"These contracts are particularly important to us because they concern a wind energy market in growth, and which in time can compensate some for the downturn in the traditional markets. By positioning ourselves right from the start in this relatively new market, we can demonstrate that the technology already in use for many years on oil and gas-related vessels has been noticed by others in the global shipping industry," says head of ABB’s Marine Division in Norway, Odd Gunnar Kleppe.
Electrical propulsion systems are compact and lightweight compared to traditional systems, which means higher payload and lower fuel consumption. This means that ship-owners can cut costs and reduce greenhouse gas emissions.
The installation ships are amongst the first of their type in the world, and have been built to work with centimeter precision and at depths of over 40 meters. They need to be able to transport and install the biggest wind turbines on the market, including foundations, even under bad weather conditions.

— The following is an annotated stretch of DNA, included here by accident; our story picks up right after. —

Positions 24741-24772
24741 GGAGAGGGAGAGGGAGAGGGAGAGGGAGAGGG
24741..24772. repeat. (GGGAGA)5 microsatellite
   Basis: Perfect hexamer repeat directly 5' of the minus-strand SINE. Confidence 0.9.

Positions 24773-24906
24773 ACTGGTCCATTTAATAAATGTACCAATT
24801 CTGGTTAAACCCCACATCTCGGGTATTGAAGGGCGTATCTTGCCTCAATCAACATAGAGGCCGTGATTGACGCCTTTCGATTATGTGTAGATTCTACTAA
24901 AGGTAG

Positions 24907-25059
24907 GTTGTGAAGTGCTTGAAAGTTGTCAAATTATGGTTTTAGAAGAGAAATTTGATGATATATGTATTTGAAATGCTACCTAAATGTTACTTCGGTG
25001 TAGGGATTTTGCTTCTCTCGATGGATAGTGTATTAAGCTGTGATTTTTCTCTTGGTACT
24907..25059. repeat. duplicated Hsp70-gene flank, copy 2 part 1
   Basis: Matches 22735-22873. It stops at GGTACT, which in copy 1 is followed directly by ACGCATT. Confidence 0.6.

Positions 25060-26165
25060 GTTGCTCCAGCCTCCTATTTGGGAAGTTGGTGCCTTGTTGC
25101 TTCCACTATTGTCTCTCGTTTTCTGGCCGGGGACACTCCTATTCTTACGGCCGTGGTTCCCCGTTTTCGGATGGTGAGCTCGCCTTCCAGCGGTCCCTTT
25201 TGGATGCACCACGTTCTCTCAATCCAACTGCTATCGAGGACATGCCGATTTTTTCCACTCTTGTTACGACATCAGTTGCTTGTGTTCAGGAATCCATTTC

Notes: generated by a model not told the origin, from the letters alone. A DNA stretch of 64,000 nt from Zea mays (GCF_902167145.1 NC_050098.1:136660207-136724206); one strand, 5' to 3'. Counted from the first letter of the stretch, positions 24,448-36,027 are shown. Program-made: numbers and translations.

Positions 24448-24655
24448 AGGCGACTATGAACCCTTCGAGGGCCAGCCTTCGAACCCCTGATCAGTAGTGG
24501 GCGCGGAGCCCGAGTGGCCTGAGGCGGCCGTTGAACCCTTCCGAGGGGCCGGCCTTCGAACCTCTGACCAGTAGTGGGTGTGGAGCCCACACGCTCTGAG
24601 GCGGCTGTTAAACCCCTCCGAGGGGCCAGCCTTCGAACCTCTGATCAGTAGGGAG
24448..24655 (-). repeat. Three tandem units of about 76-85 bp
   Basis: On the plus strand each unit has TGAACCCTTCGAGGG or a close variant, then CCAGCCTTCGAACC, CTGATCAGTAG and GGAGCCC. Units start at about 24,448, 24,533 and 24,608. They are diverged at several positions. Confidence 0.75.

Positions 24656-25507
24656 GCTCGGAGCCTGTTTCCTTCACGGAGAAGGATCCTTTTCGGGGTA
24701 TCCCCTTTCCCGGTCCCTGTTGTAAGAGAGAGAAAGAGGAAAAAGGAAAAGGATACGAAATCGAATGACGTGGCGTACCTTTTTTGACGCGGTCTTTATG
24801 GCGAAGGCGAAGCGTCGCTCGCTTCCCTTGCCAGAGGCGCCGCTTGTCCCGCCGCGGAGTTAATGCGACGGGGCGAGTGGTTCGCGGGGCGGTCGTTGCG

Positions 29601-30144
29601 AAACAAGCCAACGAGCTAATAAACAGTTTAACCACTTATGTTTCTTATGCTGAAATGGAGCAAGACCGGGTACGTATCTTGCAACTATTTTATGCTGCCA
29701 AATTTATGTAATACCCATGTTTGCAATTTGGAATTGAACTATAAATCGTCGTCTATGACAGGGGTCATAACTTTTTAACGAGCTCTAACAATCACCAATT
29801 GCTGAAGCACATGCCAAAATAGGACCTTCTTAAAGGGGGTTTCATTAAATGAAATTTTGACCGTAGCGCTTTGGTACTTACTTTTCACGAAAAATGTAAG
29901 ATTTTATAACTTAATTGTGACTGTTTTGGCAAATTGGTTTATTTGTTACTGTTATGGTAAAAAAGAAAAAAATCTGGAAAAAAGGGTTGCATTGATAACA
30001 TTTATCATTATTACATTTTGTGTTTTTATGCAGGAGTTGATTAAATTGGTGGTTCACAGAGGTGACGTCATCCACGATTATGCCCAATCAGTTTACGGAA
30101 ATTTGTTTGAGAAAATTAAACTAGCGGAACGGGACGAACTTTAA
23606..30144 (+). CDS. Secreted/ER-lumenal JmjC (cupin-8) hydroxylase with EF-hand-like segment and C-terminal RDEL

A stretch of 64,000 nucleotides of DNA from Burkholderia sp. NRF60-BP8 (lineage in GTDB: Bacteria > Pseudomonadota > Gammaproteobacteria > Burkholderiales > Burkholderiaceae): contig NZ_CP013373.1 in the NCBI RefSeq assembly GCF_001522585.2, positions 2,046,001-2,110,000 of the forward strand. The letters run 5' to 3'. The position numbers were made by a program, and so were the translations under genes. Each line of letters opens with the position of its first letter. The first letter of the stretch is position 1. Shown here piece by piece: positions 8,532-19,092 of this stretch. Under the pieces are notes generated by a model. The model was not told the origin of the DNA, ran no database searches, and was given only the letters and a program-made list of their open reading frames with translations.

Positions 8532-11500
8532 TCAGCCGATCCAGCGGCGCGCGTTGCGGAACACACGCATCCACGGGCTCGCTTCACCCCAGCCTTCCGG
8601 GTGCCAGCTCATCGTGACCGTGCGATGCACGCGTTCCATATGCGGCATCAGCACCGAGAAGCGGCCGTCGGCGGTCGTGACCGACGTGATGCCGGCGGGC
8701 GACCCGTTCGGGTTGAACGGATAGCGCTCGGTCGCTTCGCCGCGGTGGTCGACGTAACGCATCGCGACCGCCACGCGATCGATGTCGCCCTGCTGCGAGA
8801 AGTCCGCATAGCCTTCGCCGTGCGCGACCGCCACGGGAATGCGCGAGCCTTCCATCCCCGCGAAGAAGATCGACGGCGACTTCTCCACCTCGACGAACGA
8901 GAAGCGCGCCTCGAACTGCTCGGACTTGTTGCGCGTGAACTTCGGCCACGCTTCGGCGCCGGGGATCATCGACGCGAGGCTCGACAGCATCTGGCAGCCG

"Electrical propulsion systems are ideal for this type of construction ship, which has variable power need and which is totally dependent on exact positioning, in addition to maximize cargo capacity for loading of materiel and special equipment," says Kleppe.
The vessels will be built in South Korea and delivery is planned for 2011. RWE Innogy is involved in building offshore wind farms of the coasts of Germany and Wales.
ABB is a leader in power and automation technologies that enable utility and industry customers to improve their performance while lowering environmental impact. The ABB Group of companies operates in around 100 countries and employs about 117,000 people.